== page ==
If you’ve had an S.O. go from Mr. or Mrs. Right to wrong and an ex-, you know the questions this raises. When you’re still riding that single train, it’s easy to feel like past relationships are a never-ending track record of failure, or simply proof of un-datableness.
Unfortunately, the world teaches us that we’re incomplete until we’ve found a spouse (as Dean Martin sang, “You’re nobody till somebody loves you” ).
But truly, romantic relationships never determine our lovability, just as past relationships are never really failures in the grand scheme of things. With every person who touches our lives, there’s an opportunity to learn and grow from the experience . Often, the lessons from “failed” relationships are actually the most important ones we can learn from, helping us on our journey to becoming the best version of ourselves.
I chatted with a few 30-something peers on the best lessons they learned from relationships that didn’t work out. Here’s what they said:
Don’t forget your own worth
EMILY: I found myself “rescue dating” a guy many years ago. Subconsciously, my goal was to convert him, help him stop drinking, and help him to be truly happy. Who did I think I was?! When the relationship became long-distance, I could no longer be his savior from nine hours away. I wasn’t convenient for him anymore and I wasn’t needed or wanted anymore. I realized that I didn’t think a guy would just want me for simply who I was, but rather for what I could do for him. I had a pattern of dating guys with whom I thought I had to earn my place. When I met my future husband, he didn’t need or want me to fix him. He just wanted to date me. It felt really strange and different to me at first but I knew it was helping me stop defining my worth by how much I was needed by a man.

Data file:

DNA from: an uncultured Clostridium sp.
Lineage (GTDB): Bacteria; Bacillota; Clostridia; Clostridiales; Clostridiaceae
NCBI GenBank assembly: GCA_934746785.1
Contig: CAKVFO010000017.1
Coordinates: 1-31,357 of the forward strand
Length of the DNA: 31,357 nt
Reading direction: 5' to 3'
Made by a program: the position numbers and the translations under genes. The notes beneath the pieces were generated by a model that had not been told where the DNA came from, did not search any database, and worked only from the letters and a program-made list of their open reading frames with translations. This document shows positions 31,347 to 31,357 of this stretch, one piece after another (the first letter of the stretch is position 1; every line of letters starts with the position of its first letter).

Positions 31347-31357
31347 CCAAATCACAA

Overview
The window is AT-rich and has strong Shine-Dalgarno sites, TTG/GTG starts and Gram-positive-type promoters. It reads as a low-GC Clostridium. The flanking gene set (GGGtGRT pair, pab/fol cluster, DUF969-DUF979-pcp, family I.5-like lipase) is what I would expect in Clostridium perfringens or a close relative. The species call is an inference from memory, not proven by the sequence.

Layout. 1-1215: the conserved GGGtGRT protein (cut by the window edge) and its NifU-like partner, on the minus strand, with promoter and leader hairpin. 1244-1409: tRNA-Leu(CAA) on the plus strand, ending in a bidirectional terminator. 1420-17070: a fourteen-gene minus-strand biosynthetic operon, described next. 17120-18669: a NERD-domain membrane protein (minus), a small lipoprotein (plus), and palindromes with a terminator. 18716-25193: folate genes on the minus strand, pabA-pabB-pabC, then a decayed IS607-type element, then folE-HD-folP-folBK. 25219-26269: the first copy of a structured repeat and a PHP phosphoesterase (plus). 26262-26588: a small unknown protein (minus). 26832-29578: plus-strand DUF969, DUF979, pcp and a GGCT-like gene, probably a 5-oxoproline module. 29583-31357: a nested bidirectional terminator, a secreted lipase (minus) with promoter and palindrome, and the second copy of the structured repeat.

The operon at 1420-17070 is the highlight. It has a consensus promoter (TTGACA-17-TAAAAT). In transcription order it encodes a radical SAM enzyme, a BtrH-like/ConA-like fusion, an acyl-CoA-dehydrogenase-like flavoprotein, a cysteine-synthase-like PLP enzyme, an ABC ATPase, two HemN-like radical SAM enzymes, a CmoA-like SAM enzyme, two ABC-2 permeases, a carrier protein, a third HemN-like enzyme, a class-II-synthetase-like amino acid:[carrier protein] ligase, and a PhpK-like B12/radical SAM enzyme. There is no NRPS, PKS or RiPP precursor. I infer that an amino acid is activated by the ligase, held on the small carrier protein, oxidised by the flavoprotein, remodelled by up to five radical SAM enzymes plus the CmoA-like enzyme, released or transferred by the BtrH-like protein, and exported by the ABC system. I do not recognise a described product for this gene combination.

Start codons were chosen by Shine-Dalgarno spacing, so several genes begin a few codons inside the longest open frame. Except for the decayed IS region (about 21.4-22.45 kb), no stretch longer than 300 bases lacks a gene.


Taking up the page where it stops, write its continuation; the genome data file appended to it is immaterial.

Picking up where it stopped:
CHRISTIAN: In my twenties, I defined my concept of love with the idea of self-sacrifice. I believed that giving all my time, life-energy, thoughts, and efforts was the true definition of love. Back then, I dated this gorgeous woman with whom I was entirely in love. I was determined to marry her, and I set out to demonstrate all my love for this person based on self-sacrifice. But I stopped caring about myself to the point that I lost my self-esteem; I couldn’t even recognize myself. To my surprise, the relationship ended because of this same reason. I learned that love is not just about self-sacrifice, but also self-love, respect, and dignity that you can bring to the relationship.
Listen to your gut
MARY: I learned to trust my gut and ask the hard questions, even if it means his answer will confirm something that’s a non-negotiable. I would shy away from directly asking, not wanting to crush my hopes with this on “paper-perfect” guy, but in the end, I had that feeling he wasn’t my forever partner. When I met my husband, I was finally confident enough and fully open to receive who he was, whether he answered my questions to confirm our fit with one another or highlight a difference. It was such a gift to know early on just how compatible we were!
BRUNO: A practical lesson I learned is to be not afraid or ashamed of speaking to others about your doubts and relationship troubles. I had a ton of very reasonable doubts, yet I never discussed them with anyone. And since I and my partner lived away from our family and friends, we never had a chance to see our own relationship in others’ perspectives. Without actively reaching out to a third person and sharing my doubts, I was left with my own, self-destructive rationalizing of every single thing that was clearly a signal not to continue the relationship. I’m not advising you tell everyone about your relationship problems — that’s not fair to your partner. But if you’re thinking about proposing and getting married, you need to air your doubts at some point, if you have any. You’re not jinxing your relationship by talking about what you think may be odd or plain wrong about it. Your fulfillment doesn’t come from your significant other.
REBECCA: I “talked” to a guy who was awesome, but just didn’t share my values. I was head over heels in love with him. I told God that my life would never be as bright if this guy wasn’t going to be in it long-term. Right in that moment, it hit me: Where should my happiness and fulfillment actually come from? I realized my life’s fulfillment came from much more meaningful sources than romantic relationships or any one human being. I’m grateful for that moment of clarity because that carried over into every other area of my life ever since.
CATHERINE: Back in the summer I dated someone who wasn’t a great texter. Whenever he’d take a lot of time to get back to me or leave me unread, my whole day would go to hell. It made me realize that I get too invested too early in relationships and depend on my S.O. to make me happy. I learned that no one has power over my happiness but me. Don’t stay because you’re comfortable or idealizing.